The programme begins with Kaku having his “medical future rather than history” diagnosed via a series of genetic tests for complex diseases such as heart disease, diabetes and Alzheimer’s. He describes this as an “owner’s manual” which will enable him to have greater control of his health, and to allow others to perhaps prolong their life by decades (00:02:20-00:06:20 and 00:20:05-00:23: 20). As a scientist, he is eager to discover what secrets his genome may contain however, as a person, he says “wait a minute, this could be a Pandora’s Box… I’m looking at a side of me I have never seen before, a side that has potential medical problems lurking there”.
Some of the issues raised here mirror those found in the ITV1 broadcast The Killer in Me, which illustrated particularly well the anguish associated with having such tests and the way actions could be taken in light of the results. In this programme, in contrast, there is greater emphasis placed on the potential impact on relatives and wider society that may result from taking the tests. “We really want to respect your privacy and the privacy of your relatives” the physician emphasises to Kaku. Much of the future of this testing, if not the present, relies upon “the last great discovery of the 21st century, the Human Genome Project”. Kaku believes that this event holds such significance that we will look at the history of medicine in two eras, “before genome and after genome”. “Having unravelled the fundamental code of our biology the stage is set for us to manipulate it” he adds (00:06:25-00:09:20). Read the rest of this entry »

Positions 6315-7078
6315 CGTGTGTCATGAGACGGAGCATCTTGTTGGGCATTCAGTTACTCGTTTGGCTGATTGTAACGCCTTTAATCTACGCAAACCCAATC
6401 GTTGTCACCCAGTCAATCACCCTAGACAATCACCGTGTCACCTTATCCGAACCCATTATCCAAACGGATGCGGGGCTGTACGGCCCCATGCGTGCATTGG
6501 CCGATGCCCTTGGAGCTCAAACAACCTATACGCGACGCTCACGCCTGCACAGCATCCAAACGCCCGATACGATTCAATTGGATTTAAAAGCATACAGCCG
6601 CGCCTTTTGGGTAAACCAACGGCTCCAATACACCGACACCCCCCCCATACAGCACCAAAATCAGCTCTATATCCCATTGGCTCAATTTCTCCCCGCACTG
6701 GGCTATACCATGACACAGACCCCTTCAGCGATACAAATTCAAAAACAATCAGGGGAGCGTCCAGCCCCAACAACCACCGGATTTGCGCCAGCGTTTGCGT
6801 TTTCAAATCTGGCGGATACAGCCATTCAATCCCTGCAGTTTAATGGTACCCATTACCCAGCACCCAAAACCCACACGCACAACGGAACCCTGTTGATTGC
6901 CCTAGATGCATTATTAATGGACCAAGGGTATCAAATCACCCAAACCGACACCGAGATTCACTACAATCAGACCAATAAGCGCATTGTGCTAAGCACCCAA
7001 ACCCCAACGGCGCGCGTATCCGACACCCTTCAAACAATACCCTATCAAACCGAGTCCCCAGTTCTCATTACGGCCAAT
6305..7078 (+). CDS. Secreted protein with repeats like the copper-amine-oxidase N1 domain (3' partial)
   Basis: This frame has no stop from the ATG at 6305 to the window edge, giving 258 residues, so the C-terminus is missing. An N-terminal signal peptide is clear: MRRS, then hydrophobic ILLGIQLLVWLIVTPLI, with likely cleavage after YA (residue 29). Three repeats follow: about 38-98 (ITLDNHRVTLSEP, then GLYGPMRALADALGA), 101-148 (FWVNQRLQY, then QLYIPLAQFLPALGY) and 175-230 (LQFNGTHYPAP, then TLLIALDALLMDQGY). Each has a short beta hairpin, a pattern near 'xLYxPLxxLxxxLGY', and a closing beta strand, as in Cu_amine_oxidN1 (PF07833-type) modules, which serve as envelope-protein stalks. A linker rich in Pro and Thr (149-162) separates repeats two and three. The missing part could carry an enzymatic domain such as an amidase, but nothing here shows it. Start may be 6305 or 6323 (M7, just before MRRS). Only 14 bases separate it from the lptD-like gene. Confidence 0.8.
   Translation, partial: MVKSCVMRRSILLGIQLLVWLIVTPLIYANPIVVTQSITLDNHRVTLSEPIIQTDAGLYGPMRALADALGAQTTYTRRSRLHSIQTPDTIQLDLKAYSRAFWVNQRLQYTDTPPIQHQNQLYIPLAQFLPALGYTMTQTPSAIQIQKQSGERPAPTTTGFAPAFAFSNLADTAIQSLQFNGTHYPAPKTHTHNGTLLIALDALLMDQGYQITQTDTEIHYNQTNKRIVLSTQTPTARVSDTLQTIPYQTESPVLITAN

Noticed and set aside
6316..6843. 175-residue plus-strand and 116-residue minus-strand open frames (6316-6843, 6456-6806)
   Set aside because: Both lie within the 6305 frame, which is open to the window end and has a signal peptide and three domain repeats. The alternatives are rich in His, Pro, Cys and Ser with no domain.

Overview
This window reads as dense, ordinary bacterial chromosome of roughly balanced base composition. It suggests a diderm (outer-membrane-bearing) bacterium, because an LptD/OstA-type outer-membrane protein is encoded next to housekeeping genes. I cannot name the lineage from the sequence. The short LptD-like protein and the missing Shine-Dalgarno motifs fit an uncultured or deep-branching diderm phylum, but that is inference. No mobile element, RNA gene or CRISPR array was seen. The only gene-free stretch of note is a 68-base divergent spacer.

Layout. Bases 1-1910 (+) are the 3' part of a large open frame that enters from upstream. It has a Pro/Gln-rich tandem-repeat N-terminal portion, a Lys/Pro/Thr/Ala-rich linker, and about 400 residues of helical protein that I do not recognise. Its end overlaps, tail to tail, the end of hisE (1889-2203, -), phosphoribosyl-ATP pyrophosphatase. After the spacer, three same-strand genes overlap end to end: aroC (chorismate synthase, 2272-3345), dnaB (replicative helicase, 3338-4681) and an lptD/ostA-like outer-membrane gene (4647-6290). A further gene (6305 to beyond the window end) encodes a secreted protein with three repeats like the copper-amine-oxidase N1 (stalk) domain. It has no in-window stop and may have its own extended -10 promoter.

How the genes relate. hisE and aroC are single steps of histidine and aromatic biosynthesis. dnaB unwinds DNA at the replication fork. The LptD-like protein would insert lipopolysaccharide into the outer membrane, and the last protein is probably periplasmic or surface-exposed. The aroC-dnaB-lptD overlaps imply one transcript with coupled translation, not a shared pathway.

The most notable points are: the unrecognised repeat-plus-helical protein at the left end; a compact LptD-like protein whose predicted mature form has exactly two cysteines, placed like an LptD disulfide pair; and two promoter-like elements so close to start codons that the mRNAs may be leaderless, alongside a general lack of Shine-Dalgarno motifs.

September 6, 2007
As the number of resources on BioethicsBytes continues to grow, so too does the range and diversity of the materials we are offering. We have recently launched a new genre, the BioethicsBytes Extended Commentaries. As the name implies, these articles pick up on one or more theme arising from a book, film or programme but discuss the issue(s) in a broader context. The Extended Commentaries draw on a wider range of academic texts than would be usual for a standard BioethicBytes review. They will normally be linked to a shorter post on the main blog.
At present there are four Extended Commentaries on:
Transgenics and a world of “limitless possibilities” – concerning issues arising from the first documentary in the Animal Farm series (Channel 4, March and April 2007), including medical v non-medical applications of transgenic organisms, connections with the debate about genetically-modified (GM) food, and a consideration of what is ‘natural’
The “pharmaceutical farm” – discusses speciesism, identity and the ethical treatment of experimental animals, as prompted by the second episode of Animal Farm
Making “creatures that work for us” – looks at the medical benefits from transgenic animals, the modification of animals for our pleasure (specifically the transgenic GloFish) and the development of animals specifically to counter mankind’s impact on the environment, all of which were issues arising in the third programme of the Animal Farm series
The future of our families? – a consideration of some of the ethical concerns about saviour siblings, including illustrations drawn from Jodi Picoult’s novel My Sister’s Keeper
Further Extended Commentaries will follow in due course.